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Caithness Field Club

Caithness Field Club Bulletin
1977 - October

Vol. 2 No. 2 October 1977

Inflation and the Field Club
Owing to rising costs, and in particular the charges we are now required to meet for room accommodation for lectures, it was agreed at the Annual General Meeting to increase the adult membership fee to 1.50. For this members receive two copies of the Bulletin per annum and attendance at lectures is free of charge. The cost of the Bulletin to non-members is 75p. per copy.

The Annual Dinner
The date of this year's annual dinner is Saturday, 12th November. It is timed 7.30 for 8.00 and the cost of tickets 3.75. It will be held in the Mercury Motor Inn, Wick and a bus will run from Thurso, leaving the railway station at 7.00. Tickets are available from members of the committee.

Field Club Publications
The second year of our scheme to publish a series of booklets looks like being just as successful as the first. The first publication was "Visits to Ancient Caithness" which came out in June 1976, and more than half the stock was sold during that summer season. It was helped in its launching by a gift from Thurso Rotary Club, and in the Spring of 1977 it was reprinted with the help of a grant from the Highlands and Islands Development Board. We should have sufficient stock now to last for a couple of years, and hope that it will make a modest profit to boost the publication fund.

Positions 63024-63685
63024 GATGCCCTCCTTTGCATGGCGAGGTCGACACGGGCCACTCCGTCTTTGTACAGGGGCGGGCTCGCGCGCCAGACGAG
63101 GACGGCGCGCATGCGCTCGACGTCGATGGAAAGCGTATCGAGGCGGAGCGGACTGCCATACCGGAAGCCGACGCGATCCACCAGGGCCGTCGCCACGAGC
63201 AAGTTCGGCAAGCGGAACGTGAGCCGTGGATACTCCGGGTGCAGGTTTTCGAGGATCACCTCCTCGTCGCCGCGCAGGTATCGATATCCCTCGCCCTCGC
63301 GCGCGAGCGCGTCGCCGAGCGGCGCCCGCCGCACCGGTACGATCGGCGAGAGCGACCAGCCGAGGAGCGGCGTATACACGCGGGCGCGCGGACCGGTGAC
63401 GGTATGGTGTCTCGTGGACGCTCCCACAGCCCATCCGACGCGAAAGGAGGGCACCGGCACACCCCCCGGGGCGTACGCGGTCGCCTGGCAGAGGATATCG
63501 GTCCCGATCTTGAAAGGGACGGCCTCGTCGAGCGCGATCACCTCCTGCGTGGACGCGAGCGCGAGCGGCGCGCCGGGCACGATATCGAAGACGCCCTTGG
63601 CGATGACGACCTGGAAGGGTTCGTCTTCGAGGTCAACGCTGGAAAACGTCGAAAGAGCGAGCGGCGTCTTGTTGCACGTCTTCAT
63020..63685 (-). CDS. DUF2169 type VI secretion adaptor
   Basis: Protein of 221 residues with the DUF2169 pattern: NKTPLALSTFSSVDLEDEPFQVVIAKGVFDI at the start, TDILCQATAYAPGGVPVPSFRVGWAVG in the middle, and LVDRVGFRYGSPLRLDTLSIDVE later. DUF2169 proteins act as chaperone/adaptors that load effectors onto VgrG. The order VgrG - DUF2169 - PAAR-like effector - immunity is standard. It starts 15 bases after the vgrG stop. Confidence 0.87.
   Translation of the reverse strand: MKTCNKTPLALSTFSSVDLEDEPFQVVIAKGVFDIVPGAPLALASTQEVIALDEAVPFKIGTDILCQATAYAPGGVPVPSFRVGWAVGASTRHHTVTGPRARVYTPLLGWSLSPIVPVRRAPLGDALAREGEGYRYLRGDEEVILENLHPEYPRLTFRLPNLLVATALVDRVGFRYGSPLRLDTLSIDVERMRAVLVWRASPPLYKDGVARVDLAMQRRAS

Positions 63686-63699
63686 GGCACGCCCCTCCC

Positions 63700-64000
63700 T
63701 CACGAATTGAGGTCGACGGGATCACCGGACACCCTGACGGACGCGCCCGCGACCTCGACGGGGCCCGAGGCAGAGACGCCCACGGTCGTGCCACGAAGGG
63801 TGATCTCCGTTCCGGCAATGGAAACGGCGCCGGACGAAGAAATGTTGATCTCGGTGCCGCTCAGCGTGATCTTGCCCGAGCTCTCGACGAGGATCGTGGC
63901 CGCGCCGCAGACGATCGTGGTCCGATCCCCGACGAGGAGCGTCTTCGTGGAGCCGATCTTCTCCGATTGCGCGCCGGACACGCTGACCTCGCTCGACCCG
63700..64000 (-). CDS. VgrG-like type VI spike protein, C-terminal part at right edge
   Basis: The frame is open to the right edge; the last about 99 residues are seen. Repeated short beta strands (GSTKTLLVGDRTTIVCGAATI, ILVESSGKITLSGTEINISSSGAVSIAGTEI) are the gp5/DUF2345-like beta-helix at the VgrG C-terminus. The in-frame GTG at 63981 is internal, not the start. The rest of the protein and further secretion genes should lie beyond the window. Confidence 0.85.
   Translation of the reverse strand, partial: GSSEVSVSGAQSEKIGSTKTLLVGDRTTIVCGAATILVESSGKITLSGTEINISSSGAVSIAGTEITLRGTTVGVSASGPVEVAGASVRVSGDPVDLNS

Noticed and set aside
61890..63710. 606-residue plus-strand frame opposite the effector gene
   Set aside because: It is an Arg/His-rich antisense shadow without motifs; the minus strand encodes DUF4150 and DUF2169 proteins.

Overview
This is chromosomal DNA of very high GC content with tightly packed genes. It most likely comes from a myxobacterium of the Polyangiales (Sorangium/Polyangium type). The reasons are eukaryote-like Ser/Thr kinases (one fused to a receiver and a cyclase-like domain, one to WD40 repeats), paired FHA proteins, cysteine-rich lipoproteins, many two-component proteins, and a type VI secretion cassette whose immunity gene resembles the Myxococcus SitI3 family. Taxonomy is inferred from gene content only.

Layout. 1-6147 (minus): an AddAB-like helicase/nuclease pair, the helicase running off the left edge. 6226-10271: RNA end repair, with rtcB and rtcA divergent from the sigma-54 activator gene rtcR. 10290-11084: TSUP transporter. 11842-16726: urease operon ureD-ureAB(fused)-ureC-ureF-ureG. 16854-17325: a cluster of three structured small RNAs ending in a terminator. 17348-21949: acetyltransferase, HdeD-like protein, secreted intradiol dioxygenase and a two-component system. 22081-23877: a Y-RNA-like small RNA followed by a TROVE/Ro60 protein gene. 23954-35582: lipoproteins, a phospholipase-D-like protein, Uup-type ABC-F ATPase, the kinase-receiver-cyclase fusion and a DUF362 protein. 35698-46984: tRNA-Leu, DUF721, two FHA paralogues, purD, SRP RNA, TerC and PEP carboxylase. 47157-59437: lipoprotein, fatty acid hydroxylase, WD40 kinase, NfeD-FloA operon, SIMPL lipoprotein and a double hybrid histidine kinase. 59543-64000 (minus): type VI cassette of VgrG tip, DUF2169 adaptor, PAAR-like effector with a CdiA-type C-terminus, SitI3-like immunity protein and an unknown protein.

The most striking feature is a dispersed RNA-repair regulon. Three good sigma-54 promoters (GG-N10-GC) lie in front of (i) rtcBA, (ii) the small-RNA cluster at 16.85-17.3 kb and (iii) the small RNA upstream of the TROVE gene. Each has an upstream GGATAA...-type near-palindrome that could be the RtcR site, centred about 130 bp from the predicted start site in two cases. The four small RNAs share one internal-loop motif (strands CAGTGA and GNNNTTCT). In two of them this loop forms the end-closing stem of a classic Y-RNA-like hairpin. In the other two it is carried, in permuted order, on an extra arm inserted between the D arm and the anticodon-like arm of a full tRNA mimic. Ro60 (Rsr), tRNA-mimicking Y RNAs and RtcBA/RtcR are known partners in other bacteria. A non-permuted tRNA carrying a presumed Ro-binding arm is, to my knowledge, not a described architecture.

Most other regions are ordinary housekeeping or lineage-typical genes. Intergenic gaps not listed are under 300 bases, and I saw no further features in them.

Next to come along was "Alexander Bain of Watten" published to coincide with the centenary of Bain's death in January 1977. Copies are now almost sold out, thanks to good local sales and some national interest. The cost of publication was assisted by a donation from Wick Round Table. We were able to break even on this project but a reprint is unlikely.